July 23, 2019

Remembering Summer Days at Essex’s Pettipaug Yacht Club

Pettipaug Yacht Club clubhouse and grounds in winter

It is all quiet now. The Pettipaug Yacht Club, located on 12 acres of land on the Connecticut River, has been put to bed for the winter. The heavy docks are stacked. The anchors and their chains for the sailboats are out of the water, their mooring balls resting beside them.

Also, the club’s office in the clubhouse is locked up tight, and the clubhouse deck is now a jumble of stored picnic tables. On the club’s grounds, there are still many boats scattered about. Although the club-owned powerboats are fully accounted for, according to the club’s ever present Paul Risseeuw, “We just don’t know who many of the other boats belong to.”

The cold stillness at the club is starkly different from the way it was last summer. Then in the bright, hot days of July and August, over 150 young people were actively participating in the sailing courses of Pettipaug Sailing Academy. Under the watchful eye and careful supervision of the Academy’s instructors, the club’s grounds were literally teeming with activity. Boats were being launched, sails hoisted, and races getting underway, amidst the happy voices of the young participants.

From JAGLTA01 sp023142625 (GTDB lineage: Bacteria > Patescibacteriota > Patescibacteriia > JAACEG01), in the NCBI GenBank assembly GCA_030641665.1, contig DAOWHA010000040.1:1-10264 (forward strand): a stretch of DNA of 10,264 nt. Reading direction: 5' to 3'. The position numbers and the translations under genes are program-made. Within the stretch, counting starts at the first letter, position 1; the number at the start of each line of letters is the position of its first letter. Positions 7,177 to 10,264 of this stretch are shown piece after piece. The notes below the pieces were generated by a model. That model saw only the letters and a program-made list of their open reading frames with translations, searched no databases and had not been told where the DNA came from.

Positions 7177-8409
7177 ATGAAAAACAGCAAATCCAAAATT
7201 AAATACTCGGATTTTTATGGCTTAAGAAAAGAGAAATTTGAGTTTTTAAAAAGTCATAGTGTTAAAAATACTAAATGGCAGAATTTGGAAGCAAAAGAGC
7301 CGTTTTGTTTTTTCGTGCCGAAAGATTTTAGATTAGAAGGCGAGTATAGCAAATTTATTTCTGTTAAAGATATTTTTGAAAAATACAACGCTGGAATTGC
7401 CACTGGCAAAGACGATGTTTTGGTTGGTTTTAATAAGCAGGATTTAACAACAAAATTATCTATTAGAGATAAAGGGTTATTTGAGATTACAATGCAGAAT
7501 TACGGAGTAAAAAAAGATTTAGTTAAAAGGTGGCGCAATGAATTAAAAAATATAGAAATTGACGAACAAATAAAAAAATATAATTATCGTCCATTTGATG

Sailing Academy Director Paul Risseeuw

Paul Risseeuw, who is the Director of the Pettipaug Sailing Academy, is a retired naval architect and engineer, who spent his career at Electric Boat, designing and constructing atomic submarines for the U.S. Navy. Now during the summer he spends literally seven days a week, every week, working at the club’s Sailing Academy, among other activities.

Paul Risseeuw among the boats at the club